A curation of articles, essays, book reviews and interviews on critical geographical concerns.
In an effort to reinvigorate a dialogue about these crucial but underplayed concepts, and in an effort to push a micropolitical ethos in and of itself, Thomas Jellis and Joe Gerlach introduce a forum composed of six short interventions by geographers engaged in matters of the minor and micropolitical.
Debt is widely conceived as temporal – present consumption bought with future labour. This paper advances conceptualisations of debt by incorporating the active role space plays in creating, maintaining and undermining debt relations.
This article considers the concept of abandonment through its more nuanced and multidimensional appearances: at once a political technology and a material economy, a juridical category and a sphere of intimacy.
Based on 12 months of fieldwork and extensive interviews with both Jewish–Israeli and Arab–Palestinian citizens of Israel, we argue that the mundane presence and use of these everyday-cum-security spaces has produced a new civilian sensibility towards securitization, which we call ‘routinergency’: the naturalization of security emergency as intrinsic to the flow of routine life.
This paper introduces the concept of spatial anguish to capture the shame and embarrassment residents feel because of their stigmatized space. To do so, it uses an intersectional analysis to show how anguished residents try to deflect the stigma through reinforcing racist and sexist imageries of their neighbors.
This paper explores the worldwide unprecedented bunker infrastructure of Switzerland. By studying the operational scripts of the authorities and the spatial arrangements and artifacts of the shelter, the paper argues that a sequenced set of “rites of passage” were to be practiced in order to guarantee a transition into the postapocalypse without any violations of norms, social roles, and affective regimes.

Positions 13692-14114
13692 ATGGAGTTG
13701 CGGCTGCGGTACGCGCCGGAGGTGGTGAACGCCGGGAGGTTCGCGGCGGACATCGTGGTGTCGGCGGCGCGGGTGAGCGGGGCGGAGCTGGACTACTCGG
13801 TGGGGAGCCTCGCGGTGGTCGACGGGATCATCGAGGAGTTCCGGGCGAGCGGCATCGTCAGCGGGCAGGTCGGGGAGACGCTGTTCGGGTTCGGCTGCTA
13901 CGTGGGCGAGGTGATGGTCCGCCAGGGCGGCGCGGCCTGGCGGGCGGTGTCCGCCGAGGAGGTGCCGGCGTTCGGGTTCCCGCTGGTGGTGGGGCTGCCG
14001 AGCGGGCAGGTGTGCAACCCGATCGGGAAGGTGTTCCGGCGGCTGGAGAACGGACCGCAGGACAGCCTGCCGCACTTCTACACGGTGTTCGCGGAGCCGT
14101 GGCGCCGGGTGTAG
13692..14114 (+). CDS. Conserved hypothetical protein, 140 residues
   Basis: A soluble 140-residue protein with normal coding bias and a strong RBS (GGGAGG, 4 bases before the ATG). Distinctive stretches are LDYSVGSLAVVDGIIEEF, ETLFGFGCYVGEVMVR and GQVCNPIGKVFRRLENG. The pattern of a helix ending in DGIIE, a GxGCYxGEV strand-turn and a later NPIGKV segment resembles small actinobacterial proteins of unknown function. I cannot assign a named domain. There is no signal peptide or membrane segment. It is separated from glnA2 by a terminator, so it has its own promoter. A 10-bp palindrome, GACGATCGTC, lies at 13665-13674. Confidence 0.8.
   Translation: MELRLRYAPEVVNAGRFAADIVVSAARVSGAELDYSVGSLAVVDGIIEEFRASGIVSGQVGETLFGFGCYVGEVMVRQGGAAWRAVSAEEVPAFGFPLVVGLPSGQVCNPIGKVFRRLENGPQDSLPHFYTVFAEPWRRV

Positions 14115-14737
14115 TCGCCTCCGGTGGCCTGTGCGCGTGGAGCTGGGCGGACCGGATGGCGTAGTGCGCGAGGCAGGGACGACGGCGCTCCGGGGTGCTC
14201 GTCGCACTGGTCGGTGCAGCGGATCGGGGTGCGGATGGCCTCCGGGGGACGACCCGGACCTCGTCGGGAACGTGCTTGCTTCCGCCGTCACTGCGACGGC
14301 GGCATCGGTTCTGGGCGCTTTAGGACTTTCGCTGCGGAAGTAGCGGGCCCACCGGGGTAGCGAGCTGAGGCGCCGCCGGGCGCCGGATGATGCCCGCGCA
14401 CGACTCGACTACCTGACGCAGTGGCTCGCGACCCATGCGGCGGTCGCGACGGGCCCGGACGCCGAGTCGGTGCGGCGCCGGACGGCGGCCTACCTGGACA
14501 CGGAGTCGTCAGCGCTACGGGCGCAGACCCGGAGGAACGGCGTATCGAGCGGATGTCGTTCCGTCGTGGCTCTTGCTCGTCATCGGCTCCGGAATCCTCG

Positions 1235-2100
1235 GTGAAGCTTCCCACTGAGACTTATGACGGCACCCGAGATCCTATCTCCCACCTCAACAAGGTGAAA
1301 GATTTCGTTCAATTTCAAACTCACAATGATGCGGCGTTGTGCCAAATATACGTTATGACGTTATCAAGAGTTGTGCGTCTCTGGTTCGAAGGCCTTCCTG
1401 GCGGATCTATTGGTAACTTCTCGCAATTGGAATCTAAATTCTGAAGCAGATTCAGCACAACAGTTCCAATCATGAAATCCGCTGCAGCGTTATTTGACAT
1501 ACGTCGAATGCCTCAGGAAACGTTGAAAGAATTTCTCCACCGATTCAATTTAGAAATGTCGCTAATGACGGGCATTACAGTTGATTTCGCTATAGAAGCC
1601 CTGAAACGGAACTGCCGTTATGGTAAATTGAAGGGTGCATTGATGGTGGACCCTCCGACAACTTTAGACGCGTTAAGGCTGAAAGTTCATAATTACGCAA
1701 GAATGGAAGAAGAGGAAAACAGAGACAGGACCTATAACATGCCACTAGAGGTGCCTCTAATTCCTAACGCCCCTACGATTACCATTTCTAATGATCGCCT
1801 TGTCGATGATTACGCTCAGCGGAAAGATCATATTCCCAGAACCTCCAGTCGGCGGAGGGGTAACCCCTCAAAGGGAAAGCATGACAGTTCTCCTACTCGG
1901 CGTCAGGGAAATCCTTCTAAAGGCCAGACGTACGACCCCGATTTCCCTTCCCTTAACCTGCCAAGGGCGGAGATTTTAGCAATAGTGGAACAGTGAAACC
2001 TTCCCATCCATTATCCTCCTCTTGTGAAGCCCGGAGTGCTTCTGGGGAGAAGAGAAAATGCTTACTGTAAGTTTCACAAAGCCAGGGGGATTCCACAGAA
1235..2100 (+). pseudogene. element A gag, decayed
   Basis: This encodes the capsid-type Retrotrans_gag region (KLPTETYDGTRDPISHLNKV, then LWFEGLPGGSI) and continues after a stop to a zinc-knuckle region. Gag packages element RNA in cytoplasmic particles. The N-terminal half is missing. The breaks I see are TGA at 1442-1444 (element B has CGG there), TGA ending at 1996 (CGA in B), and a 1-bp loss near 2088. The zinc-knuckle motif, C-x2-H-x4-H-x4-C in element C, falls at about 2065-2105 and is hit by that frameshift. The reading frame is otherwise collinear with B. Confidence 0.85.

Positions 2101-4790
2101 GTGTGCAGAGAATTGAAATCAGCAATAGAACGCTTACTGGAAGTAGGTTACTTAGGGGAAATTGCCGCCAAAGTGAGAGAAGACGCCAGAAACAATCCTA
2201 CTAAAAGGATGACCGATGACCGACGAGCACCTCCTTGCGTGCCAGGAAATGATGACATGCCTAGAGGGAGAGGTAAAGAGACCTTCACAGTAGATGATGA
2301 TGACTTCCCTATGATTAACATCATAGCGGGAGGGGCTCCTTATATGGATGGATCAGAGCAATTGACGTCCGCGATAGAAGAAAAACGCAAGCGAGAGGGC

Early interactions between state administrators and forest-dwelling communities in eastern Africa yield significant insight into colonial attempts to grapple with difference across hierarchically conceptualized ‘races’, classes, tribes, and radically alternative livelihoods.
This paper draws upon Foucauldian theories of governmentality and biopower to examine the recent growth of greenhouse cultivation on the island of Jamaica.
This article discusses the affective politics enabling urban development in Ciudad del Este, Paraguay, a young frontier boomtown where the volume of the extralegal transborder trade once exceeded the GDP of the entire nation.
This article proposes an alternative spatial form for a university campus, which embeds itself within the region, in which it is located.